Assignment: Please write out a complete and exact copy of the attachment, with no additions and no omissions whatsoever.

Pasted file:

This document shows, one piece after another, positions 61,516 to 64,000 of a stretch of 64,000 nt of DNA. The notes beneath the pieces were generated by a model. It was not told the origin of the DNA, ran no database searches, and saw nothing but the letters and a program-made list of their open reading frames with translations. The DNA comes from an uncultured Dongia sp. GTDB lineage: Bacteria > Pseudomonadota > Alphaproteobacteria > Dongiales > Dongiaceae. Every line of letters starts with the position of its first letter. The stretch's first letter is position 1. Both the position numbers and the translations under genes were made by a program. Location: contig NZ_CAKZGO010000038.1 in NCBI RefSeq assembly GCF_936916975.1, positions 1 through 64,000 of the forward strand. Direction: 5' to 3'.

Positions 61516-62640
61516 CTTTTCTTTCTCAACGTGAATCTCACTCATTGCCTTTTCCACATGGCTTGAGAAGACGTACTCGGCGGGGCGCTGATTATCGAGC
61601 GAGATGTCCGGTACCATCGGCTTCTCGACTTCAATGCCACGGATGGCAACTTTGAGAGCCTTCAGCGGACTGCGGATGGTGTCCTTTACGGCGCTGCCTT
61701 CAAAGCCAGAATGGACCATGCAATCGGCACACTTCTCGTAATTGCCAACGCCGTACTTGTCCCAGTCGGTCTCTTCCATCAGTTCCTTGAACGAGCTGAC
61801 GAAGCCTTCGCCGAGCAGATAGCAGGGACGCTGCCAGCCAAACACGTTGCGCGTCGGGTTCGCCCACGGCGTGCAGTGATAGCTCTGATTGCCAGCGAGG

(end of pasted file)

This document shows, one piece after another, positions 61,516 to 64,000 of a stretch of 64,000 nt of DNA. The notes beneath the pieces were generated by a model. It was not told the origin of the DNA, ran no database searches, and saw nothing but the letters and a program-made list of their open reading frames with translations. The DNA comes from an uncultured Dongia sp. GTDB lineage: Bacteria > Pseudomonadota > Alphaproteobacteria > Dongiales > Dongiaceae. Every line of letters starts with the position of its first letter. The stretch's first letter is position 1. Both the position numbers and the translations under genes were made by a program. Location: contig NZ_CAKZGO010000038.1 in NCBI RefSeq assembly GCF_936916975.1, positions 1 through 64,000 of the forward strand. Direction: 5' to 3'.

Positions 61516-62640
61516 CTTTTCTTTCTCAACGTGAATCTCACTCATTGCCTTTTCCACATGGCTTGAGAAGACGTACTCGGCGGGGCGCTGATTATCGAGC
61601 GAGATGTCCGGTACCATCGGCTTCTCGACTTCAATGCCACGGATGGCAACTTTGAGAGCCTTCAGCGGACTGCGGATGGTGTCCTTTACGGCGCTGCCTT
61701 CAAAGCCAGAATGGACCATGCAATCGGCACACTTCTCGTAATTGCCAACGCCGTACTTGTCCCAGTCGGTCTCTTCCATCAGTTCCTTGAACGAGCTGAC
61801 GAAGCCTTCGCCGAGCAGATAGCAGGGACGCTGCCAGCCAAACACGTTGCGCGTCGGGTTCGCCCACGGCGTGCAGTGATAGCTCTGATTGCCAGCGAGG